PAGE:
Tile Thickness: Things to Consider when buying tile
This isn’t something that typically comes up. Usually because for certain applications, most tiles are on average a similar thickness, and if you only use one style - you would never run into a situation where you’d notice an uneven installation. Assuming your tile was properly installed and leveled. Also most tiles for specific applications are all very similar thicknesses already.
But once you start using different tiles or installing tile in certain areas, like a shower floor for example, (they typically are installed with a slant or at an incline of sorts around the drain in order to allow water to properly exit) you will quickly run into situations where different thicknesses need to be accommodated..
Does it matter?
The importance of tile thickness goes a little further beyond adjusting your installation methods for an even and level surface. A tiles thickness has a great affect on many variables. To understand this, we need to define a few things. “Thin tile” can actually be split into three specific categories. All three categories have one thing in common, they are all 6mm or less in thickness. However this is where their similarities end.
The first category is made up of tiles that have been formed using traditional dust press methods. These are similar to pressed porcelain but they are only 5-6 mm thick and because of this, have a lower breaking strength.
The second category are for lamina tile products. These tiles are formed via the lamina process which means they are produced in large, thin ceramic sheets. These sheets are then cut into individual tiles. These are typically 3-4 mm thick and have an even lower breaking strength than compared to the tiles of the first category. The lower thickness however, allows these tiles to bend and be installed on curved surfaces (within their manufacturer specified limited of course).
Finally, the third category is comprised of more lamina tiles which are reinforced with backing materials that are made of a woven mesh. Usually fused tot he back of the lamina tile with resin adhesives or an epoxy of some kind. These reinforced lamina products can be bent even further than those in category two with a much higher resistance to breaking due to their reinforcements.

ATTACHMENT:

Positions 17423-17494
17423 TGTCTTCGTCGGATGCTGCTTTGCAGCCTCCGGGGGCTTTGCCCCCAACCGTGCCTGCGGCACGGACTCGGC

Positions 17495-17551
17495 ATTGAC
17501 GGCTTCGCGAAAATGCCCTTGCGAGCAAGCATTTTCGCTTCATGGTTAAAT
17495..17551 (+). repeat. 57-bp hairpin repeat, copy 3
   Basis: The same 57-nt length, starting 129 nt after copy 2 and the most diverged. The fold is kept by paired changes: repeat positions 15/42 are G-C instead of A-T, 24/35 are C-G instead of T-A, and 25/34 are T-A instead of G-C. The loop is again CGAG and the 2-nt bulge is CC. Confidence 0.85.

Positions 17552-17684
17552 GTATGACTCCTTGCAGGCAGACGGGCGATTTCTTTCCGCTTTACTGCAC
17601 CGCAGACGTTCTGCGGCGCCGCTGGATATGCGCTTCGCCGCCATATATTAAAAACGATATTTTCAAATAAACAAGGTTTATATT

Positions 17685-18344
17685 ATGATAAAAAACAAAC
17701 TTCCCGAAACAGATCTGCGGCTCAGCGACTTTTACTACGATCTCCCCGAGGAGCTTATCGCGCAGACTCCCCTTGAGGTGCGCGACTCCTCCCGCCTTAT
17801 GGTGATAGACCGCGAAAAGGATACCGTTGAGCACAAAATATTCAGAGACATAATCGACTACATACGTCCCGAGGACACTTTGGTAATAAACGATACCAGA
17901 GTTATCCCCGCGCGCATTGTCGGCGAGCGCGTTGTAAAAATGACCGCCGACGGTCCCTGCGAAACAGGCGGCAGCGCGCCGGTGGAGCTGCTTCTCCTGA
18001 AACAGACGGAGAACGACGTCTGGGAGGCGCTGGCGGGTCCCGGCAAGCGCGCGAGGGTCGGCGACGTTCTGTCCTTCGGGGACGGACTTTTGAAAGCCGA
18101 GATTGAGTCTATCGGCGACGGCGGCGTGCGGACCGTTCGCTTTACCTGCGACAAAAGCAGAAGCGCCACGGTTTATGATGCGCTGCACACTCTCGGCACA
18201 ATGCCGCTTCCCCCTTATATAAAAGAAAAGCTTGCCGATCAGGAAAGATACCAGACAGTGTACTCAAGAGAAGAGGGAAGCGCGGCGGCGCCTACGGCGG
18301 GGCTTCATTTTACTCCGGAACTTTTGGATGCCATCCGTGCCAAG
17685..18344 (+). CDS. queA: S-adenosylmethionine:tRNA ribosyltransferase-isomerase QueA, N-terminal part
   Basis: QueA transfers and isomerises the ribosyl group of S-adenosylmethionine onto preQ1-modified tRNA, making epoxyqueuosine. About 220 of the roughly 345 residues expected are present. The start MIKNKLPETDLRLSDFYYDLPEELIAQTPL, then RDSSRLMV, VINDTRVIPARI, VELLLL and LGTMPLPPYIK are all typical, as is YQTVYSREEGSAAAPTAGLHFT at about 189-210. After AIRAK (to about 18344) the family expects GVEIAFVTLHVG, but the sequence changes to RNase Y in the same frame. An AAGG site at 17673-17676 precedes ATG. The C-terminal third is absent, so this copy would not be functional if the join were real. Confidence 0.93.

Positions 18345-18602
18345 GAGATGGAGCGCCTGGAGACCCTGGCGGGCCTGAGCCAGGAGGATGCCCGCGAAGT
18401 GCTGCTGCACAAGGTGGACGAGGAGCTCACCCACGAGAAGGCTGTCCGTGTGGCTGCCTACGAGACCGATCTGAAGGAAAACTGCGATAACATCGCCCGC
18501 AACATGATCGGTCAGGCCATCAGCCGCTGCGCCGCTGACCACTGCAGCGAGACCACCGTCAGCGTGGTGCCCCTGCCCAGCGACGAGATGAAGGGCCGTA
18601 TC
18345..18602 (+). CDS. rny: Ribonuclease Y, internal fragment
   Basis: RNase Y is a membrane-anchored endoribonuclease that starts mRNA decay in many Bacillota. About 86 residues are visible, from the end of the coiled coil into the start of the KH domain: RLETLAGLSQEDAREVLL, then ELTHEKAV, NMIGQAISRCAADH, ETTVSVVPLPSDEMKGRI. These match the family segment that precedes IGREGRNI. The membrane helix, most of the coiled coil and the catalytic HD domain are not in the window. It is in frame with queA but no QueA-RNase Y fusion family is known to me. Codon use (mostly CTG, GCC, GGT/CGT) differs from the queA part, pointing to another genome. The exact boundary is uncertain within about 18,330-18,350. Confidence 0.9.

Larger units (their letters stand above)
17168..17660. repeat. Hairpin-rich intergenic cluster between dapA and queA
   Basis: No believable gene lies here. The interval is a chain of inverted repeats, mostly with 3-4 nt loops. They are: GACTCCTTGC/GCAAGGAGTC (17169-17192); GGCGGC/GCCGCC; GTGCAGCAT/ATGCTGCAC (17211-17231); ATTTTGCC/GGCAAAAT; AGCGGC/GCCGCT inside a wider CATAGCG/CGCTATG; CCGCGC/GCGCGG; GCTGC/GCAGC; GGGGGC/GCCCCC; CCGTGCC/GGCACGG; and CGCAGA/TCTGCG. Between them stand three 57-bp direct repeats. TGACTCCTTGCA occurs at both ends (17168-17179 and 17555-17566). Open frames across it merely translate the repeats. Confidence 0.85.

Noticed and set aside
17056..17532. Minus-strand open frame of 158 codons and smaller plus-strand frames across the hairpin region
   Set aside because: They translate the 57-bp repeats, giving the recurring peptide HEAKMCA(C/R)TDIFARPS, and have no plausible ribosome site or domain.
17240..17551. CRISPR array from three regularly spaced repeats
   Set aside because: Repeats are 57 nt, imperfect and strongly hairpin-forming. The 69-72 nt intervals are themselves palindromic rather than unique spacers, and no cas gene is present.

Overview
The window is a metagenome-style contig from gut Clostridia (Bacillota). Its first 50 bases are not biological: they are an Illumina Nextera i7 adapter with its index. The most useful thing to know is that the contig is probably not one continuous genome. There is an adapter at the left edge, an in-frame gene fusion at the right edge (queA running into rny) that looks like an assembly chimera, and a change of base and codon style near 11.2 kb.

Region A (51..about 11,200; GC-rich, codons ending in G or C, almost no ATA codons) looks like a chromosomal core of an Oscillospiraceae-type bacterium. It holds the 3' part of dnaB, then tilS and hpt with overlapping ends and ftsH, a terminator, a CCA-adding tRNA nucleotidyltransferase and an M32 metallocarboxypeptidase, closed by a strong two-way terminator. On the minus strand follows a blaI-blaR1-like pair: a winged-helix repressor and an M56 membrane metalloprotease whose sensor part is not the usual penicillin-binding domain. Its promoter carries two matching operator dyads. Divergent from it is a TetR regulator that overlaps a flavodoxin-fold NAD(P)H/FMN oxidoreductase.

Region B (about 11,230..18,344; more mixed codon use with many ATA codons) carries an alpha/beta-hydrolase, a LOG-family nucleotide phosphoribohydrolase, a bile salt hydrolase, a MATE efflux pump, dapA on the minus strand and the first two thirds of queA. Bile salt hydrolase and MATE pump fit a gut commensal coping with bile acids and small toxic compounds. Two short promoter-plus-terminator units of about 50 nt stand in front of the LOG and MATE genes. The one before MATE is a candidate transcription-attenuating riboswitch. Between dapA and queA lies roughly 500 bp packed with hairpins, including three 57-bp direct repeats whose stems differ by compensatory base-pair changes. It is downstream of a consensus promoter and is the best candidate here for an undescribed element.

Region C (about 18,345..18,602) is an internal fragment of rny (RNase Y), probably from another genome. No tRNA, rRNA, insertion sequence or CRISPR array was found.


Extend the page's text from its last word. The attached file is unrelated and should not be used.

Simple enough right? These categories all follow a pattern. Thinner tiles are less resistant to breaking. This is why porcelain tiles are typically used on floors. They are typically at least 7 mm thick. This makes them ideal for use on floors - the added thickness makes them extremely durable and allows for them to last a lifetime of foot traffic.
What’s the Catch?
There’s a reason that the majority of porcelain tile is used on floors. It’s heavy.
The added thickness, unfortunately, does nothing to help its weight, and by association, also it’s cost.
Thinner tiles weigh less and allow them to be used on walls, where they don’t have to be as strong only appealing and while, not as durable, can still help save quite a bit on cost for your overall project, however other factors must be taken into account for installation, such as using more in mortar or adding layers up support materials to help both strengthen your tile and also help keep it level with the surrounding environment or any tiles of different thicknesses. It should be noted that thin tiles are much less forgiving than thicker tiles when installed, especially in areas where they will receive a lot of traffic. Thinner tiles need more support, and all it takes is an unevenly applied bed of mortar or support for them to buckle and break. Also any tiles that are not able, and reinforced with other materials need extra care and proper setting materials to ensure adhesion. We’d hate to have your new tile falling off the walls after a few days or months.
Thicker or thinner tiles might not align properly with certain elements of the area they are installed in. If a floor tile is too thick - your doors might catch and have trouble opening and closing. Just the same if tiles are too thin - they might not be level with the base of your doorway or other rooms and increase the chances of you tripping as you step in.
These are all important things to consider - things your should always discuss with your contractor as well as the manufacturer of your chosen product.
The same tile, depending on its materials, and just as importantly, it’s thickness, won’t always be installed the same way in every room or application.
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